This is a distinctly practical course aimed at engaging students into a journalistic research and investigation project whose end-result will be an in-depth report that will be published on the online platforms of the Center for Media, Data & Society (CMDS) and shared with the media organizations with which the center is partnering across the world.Some of them are expected to republish parts of the report or the entire work. For example, the work of the class in the 2020-2021 academic year was published by Politico.
The project will also explore the potential for policy recommendations related to the topic covered by the project.
The course will introduce students to the basics of investigative journalism, focusing on research and data gathering techniques. It will also offer an introduction to journalistic writing and discuss some of the key ethical considerations that journalists should keep in mind when they do their work.
In the first session of the course, key concepts and rules about journalism and journalistic research will be introduced and discussed. Students are encouraged to consult the recommended list of readings and resources throughout the entire duration of course, particularly those that are directly relevant for the work that will be carried out as part of the class.
The remaining sessions in the course will be organized as practical workshops where the team of students will present and discuss data and information collected for use in the final report. This final report will be drafted collectively by students under the editorial supervision of the professor.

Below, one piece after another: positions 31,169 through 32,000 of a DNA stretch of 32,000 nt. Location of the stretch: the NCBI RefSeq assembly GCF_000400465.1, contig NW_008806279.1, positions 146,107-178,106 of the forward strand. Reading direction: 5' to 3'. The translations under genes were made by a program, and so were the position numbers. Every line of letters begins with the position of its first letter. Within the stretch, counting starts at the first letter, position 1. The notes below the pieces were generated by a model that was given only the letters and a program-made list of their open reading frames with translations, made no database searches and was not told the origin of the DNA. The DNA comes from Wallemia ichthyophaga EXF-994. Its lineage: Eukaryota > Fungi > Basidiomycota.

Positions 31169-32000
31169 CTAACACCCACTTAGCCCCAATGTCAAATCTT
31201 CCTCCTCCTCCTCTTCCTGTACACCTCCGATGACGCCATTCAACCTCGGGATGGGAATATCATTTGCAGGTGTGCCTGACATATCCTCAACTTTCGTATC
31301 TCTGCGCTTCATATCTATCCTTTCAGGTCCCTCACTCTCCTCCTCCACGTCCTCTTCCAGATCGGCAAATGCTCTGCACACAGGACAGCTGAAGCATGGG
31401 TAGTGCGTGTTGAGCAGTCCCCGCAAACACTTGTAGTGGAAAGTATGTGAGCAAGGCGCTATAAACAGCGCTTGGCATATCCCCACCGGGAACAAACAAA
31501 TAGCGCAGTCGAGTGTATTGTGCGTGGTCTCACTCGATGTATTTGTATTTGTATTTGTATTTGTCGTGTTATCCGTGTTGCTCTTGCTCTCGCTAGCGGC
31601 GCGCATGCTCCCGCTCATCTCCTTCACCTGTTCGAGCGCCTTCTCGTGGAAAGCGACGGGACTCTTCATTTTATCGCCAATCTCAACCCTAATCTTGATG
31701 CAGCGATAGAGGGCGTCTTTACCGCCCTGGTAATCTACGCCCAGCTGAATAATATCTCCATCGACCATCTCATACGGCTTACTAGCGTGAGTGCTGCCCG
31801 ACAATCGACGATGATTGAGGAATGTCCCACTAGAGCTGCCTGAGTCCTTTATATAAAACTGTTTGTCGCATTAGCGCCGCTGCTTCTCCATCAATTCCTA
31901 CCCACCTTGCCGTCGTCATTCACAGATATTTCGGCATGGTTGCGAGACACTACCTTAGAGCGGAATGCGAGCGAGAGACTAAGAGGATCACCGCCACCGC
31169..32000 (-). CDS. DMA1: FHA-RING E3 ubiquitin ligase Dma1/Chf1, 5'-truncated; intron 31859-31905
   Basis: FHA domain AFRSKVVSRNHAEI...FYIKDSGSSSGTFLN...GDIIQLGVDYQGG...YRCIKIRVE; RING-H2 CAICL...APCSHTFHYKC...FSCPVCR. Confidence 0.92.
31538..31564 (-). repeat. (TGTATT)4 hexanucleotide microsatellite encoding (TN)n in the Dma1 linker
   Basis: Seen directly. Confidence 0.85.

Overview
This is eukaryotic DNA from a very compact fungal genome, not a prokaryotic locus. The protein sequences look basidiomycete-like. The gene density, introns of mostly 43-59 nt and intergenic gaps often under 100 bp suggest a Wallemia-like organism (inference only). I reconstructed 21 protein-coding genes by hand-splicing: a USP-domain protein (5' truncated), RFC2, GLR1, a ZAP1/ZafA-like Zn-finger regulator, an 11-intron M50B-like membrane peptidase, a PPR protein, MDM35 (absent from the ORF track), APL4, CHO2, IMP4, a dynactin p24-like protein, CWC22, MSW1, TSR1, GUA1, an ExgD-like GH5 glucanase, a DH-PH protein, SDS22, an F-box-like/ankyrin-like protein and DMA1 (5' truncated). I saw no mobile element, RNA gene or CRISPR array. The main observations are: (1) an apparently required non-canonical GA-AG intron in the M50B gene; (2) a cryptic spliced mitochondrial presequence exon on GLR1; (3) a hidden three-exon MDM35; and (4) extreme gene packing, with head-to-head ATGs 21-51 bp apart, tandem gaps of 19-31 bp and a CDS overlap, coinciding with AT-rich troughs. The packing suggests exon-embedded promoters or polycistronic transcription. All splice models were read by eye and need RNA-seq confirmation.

The final, edited report will be published at a date agreed during the last sessions of the course. Those last three-four sessions will be used mostly to identify gaps in reporting and polish the final report. The work carried out during the class will be used to generate other media products, be they podcasts, short videos, short interviews, or other forms of content that will be made public along the main piece.
Although during some parts of the course, students will work individually on collecting data and information or on drafting parts of the report, the course requires team work, collaboration and constant exchanges of information. The final report will bear the byline of all participating students and professor.
By having this journalism experience, students will familiarize themselves with some of the key techniques and rules used in producing journalistic output. The course is by no means designed to prepare students for a career in journalism, but rather to stimulate their critical thinking, spur their intellectual and creative curiosity and encourage them to engage in incisive writing and analysis.
On a more general level, the course will give students an understanding of the practicalities behind the journalistic investigation from the stage of topic selection to the publication phase when the journalistic report enters the public domain. This understanding can be useful for students planning to make a career in organizations that use journalism in their work (human rights organizations, think tanks, risks assessment companies, etc.) or in fields that engage with journalists on a regular basis (policymaking and government, academia, technology, etc.).
Presence and active participation in collecting the data and information needed to complete the report (50%)
Presence and active participation in drafting and reviewing the final report (50%)